Morning Light – April 7th, 2016

ml_2016Today: [Job Twenty-Six] Job Describes God. In this chapter Job begins his longest monologue in the book of Job. He draws on very negative adjectives to describe God. He uses words such as “nakedness, hell, death, binding, reproof, smiting, etc.” as his word association responses revealing what his thoughts are when he considers the subject of God almighty. Is this who God is? How would we describe Him differently?
[Job 26:1-14 KJV] 1 But Job answered and said, 2 How hast thou helped [him that is] without power? [how] savest thou the arm [that hath] no strength? 3 How hast thou counselled [him that hath] no wisdom? and [how] hast thou plentifully declared the thing as it is? 4 To whom hast thou uttered words? and whose spirit came from thee?
After Bildad’s final reply to Job we do not hear further from him or his friends. Job’s comforters are exhausted. They have lost all objectivity. They have forgotten they initially came to comfort Job. They lost their way and strayed into endless and vehement attack against Job stopping short of anything but physical violence. All four men have attacked, vilified and accused. The 3 comforters accused Job and insist he is a vile sinner and being justly punished for his actions. They are now spent. They have nothing further to say. Their accusation and vileness against Job is fully exhausted. Job on the other hand is accusing God and unlike his friends who make an end of accusing him – Job goes on now for 8 more chapters in his self justification of himself and accusations of unfairness against God.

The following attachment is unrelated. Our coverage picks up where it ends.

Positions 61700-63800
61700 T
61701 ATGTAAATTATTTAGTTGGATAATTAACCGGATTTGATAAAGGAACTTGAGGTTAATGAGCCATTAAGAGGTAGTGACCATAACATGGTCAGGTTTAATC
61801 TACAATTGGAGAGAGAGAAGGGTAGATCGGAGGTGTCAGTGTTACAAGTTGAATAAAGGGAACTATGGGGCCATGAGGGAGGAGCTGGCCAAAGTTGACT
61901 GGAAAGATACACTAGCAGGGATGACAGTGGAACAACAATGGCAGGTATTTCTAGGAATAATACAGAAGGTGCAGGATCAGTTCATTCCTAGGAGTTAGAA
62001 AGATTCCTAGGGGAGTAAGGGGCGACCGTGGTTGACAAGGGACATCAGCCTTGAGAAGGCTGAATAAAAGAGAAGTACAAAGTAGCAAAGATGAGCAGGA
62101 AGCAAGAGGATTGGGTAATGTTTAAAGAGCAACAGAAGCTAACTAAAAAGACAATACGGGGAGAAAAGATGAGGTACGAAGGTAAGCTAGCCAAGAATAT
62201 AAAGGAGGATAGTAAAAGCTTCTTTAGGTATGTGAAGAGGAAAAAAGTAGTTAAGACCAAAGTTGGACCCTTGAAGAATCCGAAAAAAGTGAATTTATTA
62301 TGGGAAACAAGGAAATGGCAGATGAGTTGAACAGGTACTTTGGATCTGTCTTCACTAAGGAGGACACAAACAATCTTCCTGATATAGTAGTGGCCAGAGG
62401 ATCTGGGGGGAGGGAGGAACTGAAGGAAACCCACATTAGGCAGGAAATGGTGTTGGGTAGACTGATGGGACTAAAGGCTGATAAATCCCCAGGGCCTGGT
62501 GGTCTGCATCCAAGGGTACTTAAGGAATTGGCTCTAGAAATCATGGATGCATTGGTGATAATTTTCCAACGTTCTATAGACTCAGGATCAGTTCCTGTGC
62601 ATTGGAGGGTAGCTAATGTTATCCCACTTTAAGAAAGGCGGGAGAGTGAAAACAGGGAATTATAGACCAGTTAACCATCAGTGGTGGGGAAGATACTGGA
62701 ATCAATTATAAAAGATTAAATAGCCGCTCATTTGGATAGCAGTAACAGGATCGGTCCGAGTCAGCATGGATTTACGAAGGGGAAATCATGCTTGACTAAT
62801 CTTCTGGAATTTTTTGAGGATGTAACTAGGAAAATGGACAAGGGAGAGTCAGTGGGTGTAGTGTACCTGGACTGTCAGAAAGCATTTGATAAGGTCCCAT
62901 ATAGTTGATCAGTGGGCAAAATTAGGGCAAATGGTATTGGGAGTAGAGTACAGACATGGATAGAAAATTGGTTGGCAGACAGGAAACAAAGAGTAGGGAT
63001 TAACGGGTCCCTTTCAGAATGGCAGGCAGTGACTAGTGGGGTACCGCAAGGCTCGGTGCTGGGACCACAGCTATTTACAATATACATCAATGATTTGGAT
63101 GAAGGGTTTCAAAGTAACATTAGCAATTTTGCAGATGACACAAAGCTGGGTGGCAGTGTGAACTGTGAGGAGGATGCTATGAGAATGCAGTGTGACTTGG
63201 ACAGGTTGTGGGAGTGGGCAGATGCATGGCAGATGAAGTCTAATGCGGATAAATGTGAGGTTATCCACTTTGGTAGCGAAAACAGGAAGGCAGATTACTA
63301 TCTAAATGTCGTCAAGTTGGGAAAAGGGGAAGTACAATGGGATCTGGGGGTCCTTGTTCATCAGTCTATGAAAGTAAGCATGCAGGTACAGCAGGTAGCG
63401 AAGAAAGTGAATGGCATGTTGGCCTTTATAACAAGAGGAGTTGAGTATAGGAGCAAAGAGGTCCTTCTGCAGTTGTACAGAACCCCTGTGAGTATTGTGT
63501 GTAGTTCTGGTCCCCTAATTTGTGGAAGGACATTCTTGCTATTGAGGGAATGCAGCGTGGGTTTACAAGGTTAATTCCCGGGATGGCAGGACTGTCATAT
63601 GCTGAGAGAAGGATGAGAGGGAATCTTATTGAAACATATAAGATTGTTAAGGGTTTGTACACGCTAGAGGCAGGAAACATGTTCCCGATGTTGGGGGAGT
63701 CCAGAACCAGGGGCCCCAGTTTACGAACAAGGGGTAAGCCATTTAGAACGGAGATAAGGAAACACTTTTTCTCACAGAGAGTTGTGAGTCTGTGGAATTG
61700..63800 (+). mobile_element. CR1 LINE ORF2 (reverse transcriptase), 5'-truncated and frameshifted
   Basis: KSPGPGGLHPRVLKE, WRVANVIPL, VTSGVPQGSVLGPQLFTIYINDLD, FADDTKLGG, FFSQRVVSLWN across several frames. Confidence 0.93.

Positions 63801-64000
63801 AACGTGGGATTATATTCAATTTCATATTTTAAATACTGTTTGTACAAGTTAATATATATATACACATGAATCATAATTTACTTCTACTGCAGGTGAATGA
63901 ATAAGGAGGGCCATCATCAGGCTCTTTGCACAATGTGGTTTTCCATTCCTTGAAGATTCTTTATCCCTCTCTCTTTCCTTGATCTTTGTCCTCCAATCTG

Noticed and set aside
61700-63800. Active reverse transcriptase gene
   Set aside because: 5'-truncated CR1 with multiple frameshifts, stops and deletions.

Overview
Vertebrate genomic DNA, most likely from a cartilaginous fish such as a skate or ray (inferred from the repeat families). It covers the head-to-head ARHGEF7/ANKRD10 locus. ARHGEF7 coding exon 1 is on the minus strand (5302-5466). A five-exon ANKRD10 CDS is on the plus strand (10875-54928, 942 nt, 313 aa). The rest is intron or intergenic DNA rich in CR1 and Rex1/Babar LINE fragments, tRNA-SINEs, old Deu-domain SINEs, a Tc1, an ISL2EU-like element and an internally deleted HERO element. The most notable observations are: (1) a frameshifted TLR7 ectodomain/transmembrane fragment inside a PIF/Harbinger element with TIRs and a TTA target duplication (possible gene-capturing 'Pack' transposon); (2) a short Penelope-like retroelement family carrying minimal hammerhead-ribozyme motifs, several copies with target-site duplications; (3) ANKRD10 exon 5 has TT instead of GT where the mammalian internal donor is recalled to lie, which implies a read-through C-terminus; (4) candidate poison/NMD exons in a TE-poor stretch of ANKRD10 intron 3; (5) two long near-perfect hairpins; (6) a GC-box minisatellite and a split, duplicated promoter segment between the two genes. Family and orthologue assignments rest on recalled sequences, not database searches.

In the beginning of this chapter Job dismissed Bildad’s final remarks and lumps them in with the diatribes of Eliphaz and Zophar as worthless speech. He tells them they have been no help at all. He says to them in effect “who do you think you are talking to?” Job’s friends think they are wise but Job insists that he is not without wisdom either and that they haven’t added anything to his understanding of his trial. Job in making this statement reveals that his idea of his great need is to understand why (in his view) God is tormenting him so. In fact what Job needs is not an explanation (God doesn’t answer to Job). What Job needs is humility in himself and mercy from a loving God.